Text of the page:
If you knew then what you know now, would you still have done it? A church friend posed this to me about a year ago. She was referring to our experience in taking in two homeless boys in the summer of 2013. I cannot recall now what was going on at the time with one or both of them, (or maybe their mom and siblings) but I am sure we were dealing with one of many “mini crises”. My response? Well, you have to read to the end of this post to find out. This is a Mother’s Day Salute to those mothers out there who are raising someone else’s baby, and no, this is not a tribute to myself, it is a tribute to my mom.
Over 50 years ago, a young girl was faced with finding a home for her unplanned baby (well actually the pregnancy was planned, but more on that in my book). She traveled from Georgia to Kansas and delivered a healthy baby girl who four days later was given to a young family of three who wanted another baby. This is the very abbreviated version of how I came to live in my forever family. The point for today is, my Mother raised me, a baby from another mother. Lately, life events have made me ponder this amazing loving event even deeper.
Yes, for almost three years I have been trying to finish raising two boys from another mother. It has been one of, if not the, greatest life challenge thus far. I am not great at it, admittedly, but it has given me even greater appreciation for my own mother and all those mothers out there who are fostering or adopting children who were not their responsibility to raise. Children, who they chose to take in and love and care for knowing they are bringing the “baggage” of another family into their space and family. Yes, even newborn babies bring “baggage”. Since I was born in one of only two states that had open adoption records in the 1960’s, I have met my birth family. I am able to say that I brought genetic medical conditions and an intensely independent, persistent spirit, as “baggage” into my family.
Something that I heard this last week though made me really start thinking about the question from my friend again. I was listening to one of my favorite podcasts, Family Life Today and Sarah Parshall Perry was a guest. She was talking about her life as a woman who loved to plan and be in control and now she is the mother of three children, two of which have been diagnosed on the Autism spectrum. Her life is anything but planned and she obviously is not in control. She set my mind racing in many different directions (like normal for me), but I kept focusing on all the excuses I have heard people use for why they don’t consider adoption or fostering children. One common concern often voiced is “that you don’t know what you are getting” when you adopt or foster. Umm, I hate to break this to you all, but when you give birth to children, you don’t know what you are getting into either!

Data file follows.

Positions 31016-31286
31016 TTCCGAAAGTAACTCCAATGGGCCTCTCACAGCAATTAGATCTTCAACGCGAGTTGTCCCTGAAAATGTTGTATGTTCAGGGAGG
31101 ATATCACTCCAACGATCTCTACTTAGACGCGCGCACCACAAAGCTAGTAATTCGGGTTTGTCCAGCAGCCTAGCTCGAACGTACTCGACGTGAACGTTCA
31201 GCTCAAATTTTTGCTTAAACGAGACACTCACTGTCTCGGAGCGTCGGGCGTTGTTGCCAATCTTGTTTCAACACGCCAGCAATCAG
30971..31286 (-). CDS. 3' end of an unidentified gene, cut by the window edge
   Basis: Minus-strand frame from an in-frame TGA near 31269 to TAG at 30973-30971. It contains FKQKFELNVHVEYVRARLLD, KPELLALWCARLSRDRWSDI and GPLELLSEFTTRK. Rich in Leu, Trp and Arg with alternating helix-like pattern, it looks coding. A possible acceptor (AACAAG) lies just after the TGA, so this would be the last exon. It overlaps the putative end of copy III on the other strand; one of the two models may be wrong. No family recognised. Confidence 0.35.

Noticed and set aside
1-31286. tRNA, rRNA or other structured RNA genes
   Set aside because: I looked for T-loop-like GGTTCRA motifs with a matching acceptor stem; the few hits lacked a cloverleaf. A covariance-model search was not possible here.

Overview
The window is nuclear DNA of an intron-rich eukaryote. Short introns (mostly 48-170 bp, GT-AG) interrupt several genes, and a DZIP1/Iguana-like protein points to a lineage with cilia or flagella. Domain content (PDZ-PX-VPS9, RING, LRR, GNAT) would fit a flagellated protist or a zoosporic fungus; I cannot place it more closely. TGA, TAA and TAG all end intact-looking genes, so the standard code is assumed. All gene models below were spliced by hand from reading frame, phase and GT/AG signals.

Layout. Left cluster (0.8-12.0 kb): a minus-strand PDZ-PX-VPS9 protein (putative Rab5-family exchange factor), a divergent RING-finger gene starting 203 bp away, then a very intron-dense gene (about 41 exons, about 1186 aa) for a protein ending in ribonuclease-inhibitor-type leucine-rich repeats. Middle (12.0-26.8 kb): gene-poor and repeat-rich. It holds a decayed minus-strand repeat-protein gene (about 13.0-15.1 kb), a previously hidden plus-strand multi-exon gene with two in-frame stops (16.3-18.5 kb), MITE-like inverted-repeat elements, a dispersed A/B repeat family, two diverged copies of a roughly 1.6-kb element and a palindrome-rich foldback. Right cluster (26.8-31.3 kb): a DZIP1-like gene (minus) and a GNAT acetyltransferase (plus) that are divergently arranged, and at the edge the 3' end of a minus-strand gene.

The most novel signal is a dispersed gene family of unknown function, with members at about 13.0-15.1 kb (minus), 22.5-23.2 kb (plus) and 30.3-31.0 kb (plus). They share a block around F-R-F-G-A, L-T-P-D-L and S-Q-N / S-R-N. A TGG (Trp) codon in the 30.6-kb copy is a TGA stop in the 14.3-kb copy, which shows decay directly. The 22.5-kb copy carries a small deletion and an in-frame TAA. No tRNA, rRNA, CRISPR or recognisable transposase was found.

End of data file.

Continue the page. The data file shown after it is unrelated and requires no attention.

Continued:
Back to the podcast, Sarah Perry didn’t know when she became a mother that she was going to have two children with autism. How many parents do you know who predicted their child would have a brain tumor, or diabetes, or a strong will, or a drug addiction, or a rebellious heart, or a mental illness, or leukemia or an accident on a four wheeler? I have known parents who experienced all of these things and not one of them predicted any of these things. Even if their family had histories of these illnesses, not one of them expected their baby to have it. They still had their babies though. They still got pregnant and they took on whatever came their way because of love and because someone had loved them and cared for them.
This is what adoptive/fostering mothers do. They love. They take on that baby or child or teen, knowing full well there will be problems, and challenges but they do it because they have enough love to cover it. It is an act of faith. Faith in knowing that whatever presents itself, God will provide whatever is necessary to handle it. Of course, sometimes though it might be better described as blind love, naiveté or just instinctively responding to an urgent need without completely considering what “might” happen.
As I close this post, I just want say to all those adoptive/fostering moms out there, good job Mom. Happy Mother’s Day! You deserve an extra star in your crown for loving those who were not your own. For those of you who have been dealing with infertility, I understand your desires. I have been there. I just want to challenge you to step back for a moment from drastic treatments options and consider, could God be calling you to take in a child who has no home? We all need to consider how can we help children who need a family. If you cannot take in a child, can you offer assistance to those who can? It truly does take a village to raise children.
So the answer to the question, “If you knew then, what you know now, would you still have done it?” The answer I gave her that day is still the same one I would give today, (despite all the recent struggles we have had). I replied, “Yes, because we really believed God was calling us to do it.”
Happy Mother’s Day Mom and thank you. Morgana gave birth to me, but you gave me life.